Our Pledge To You


Feeling at home: Why Matt Nagy sees the Bears’ history as motivation for all

dinner in downtown Chicago had to wait. Bears general manager Ryan Pace and coach Matt Nagy wanted the coaching staff to see something, to experience the vibe they’re trying to create and spread.

So on Wednesday, March 21, members of Nagy’s first Bears staff went to Soldier Field together before dining together. They came and went as one.

‘‘Welcome Bears Coaches,’’ the large video screen read, a message that was signed ‘‘Matt Nagy.’’ A video that featured highlights and messages about the history of the organization was shown. It included narration by Hall of Fame linebacker Dick Butkus.

‘‘I’ll never forget turning around and just looking back and seeing all the staff and everyone’s eyes up,’’ Nagy said during the NFL’s annual meetings in Orlando, Florida. ‘‘Everyone had their own little moment.

Bears coach Matt Nagy. (Getty Images)

‘‘And so for us to have that, it’s just one step in trying to connect everybody and understand this isn’t about the offensive staff, this isn’t about the defensive staff, this isn’t about the special-teams staff, this isn’t about Ryan, this isn’t about me, this is about all of us together.’’

Bears plan to give WR Kevin White ‘every opportunity to succeed’
Vikings sign Bears leading receiver Kendall Wright

It was a memorable moment that came with some important words from Nagy.

‘‘We wanted them to understand how powerful it can be when you walk onto this field and what it means,’’ Nagy said. ‘‘The message from us to them was, ‘Home-field advantage is pretty significant.’

‘‘It’s our responsibility to make other opponents know when they step onto this field what they’re getting into. That’s a message that we as coaches need to relay to our players.’’

Welcome to Nagy’s world. It’s full of nostalgia and fire.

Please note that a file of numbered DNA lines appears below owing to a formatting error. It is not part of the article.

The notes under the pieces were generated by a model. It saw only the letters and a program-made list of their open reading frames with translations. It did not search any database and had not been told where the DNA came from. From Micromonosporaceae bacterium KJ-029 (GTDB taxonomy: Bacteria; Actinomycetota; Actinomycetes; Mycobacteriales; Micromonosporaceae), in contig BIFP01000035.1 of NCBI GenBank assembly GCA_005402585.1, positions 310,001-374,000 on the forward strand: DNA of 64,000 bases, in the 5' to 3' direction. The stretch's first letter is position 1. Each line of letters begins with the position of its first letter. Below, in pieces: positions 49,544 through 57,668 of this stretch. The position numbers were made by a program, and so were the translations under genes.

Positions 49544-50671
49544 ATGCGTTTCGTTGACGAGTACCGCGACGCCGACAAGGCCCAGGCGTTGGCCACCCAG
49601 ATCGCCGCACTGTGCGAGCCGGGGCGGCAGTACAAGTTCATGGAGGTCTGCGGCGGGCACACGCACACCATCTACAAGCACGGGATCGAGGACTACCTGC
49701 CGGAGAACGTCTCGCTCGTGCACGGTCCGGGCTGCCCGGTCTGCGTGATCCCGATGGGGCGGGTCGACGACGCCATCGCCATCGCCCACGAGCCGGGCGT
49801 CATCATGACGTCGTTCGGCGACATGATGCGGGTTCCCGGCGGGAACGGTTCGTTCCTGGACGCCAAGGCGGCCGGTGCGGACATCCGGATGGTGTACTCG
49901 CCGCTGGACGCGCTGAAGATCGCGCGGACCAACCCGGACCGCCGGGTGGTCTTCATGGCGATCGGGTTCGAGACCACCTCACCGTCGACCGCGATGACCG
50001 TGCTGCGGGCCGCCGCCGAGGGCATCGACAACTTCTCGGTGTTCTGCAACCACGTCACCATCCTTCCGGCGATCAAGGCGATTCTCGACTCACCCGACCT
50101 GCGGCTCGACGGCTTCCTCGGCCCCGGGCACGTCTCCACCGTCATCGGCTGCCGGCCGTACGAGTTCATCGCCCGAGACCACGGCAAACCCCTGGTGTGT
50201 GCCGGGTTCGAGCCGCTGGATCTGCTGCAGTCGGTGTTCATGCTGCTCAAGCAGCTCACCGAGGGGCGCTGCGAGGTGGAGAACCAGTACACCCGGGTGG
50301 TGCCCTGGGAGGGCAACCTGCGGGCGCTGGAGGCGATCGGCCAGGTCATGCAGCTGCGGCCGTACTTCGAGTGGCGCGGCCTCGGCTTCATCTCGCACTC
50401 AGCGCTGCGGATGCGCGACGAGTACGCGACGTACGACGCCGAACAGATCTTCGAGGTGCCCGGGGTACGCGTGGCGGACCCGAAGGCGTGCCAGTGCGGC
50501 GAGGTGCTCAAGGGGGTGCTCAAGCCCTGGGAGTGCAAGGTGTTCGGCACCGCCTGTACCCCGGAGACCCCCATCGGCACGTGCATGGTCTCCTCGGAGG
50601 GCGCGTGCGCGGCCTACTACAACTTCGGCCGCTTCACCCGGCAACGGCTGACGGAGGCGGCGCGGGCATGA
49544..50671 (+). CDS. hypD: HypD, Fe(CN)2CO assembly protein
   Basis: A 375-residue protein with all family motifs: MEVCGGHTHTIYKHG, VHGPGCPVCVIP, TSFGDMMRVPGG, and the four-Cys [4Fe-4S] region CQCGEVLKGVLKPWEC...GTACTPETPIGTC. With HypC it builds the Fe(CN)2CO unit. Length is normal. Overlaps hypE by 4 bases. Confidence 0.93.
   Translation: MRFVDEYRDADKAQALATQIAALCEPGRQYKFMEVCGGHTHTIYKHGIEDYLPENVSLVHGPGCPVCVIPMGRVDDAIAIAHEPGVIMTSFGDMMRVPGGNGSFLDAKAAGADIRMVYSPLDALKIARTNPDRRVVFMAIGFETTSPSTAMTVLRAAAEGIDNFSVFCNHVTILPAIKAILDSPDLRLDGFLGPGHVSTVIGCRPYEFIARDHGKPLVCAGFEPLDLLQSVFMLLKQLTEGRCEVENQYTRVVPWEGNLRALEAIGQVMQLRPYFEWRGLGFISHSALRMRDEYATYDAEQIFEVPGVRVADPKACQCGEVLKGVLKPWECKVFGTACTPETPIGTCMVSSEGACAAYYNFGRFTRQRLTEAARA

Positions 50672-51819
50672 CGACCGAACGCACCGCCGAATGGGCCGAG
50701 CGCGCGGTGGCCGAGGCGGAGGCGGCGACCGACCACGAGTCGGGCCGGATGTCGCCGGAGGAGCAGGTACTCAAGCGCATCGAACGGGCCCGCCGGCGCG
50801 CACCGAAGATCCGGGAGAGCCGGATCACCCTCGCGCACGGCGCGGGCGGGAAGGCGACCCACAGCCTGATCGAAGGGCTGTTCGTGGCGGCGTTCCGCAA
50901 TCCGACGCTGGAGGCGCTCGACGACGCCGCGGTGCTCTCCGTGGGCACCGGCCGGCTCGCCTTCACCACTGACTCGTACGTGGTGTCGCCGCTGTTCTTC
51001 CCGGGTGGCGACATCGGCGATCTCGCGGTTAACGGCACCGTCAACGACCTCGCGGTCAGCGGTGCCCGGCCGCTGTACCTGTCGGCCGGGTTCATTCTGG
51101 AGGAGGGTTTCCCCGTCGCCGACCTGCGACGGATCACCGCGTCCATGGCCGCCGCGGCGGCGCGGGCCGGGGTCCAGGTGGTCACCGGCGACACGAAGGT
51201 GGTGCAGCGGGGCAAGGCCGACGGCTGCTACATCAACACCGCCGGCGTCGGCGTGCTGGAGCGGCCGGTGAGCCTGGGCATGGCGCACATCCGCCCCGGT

The Bears’ previous two coaches often spoke of the team’s historic allure and the importance of their jobs. But Nagy not only has embraced it, he also has chosen to live it as he figures out what it means to be an NFL head coach.

* * *

‘‘I want the team to understand the team they’re playing for and the tradition and the history. When they step into Halas Hall, [it’s] understanding how fortunate they are. No. 1, they’ve got to know that. A lot of guys will hear it, but they don’t know why and they don’t understand it. They’re going to understand why it’s so important for them to be able to put on the Bears uniform.’’ — Nagy

* * *

The sunrise is Nagy’s time because it’s his only time alone. His schedule is loaded now. He has more responsibilities, more meetings. He’s not losing track of time; he simply has more to keep track of as a head coach.

‘‘Early in the morning, when that sun pops up and there’s no one in my office and I get to look out on the practice fields and into the woods and some of the deer that are there kind of grazing, that’s when I’ve found out that life slows down for about five minutes,’’ Nagy said. ‘‘You can really take it in of where you’re at and why you’re here and all the people that helped you get to this point.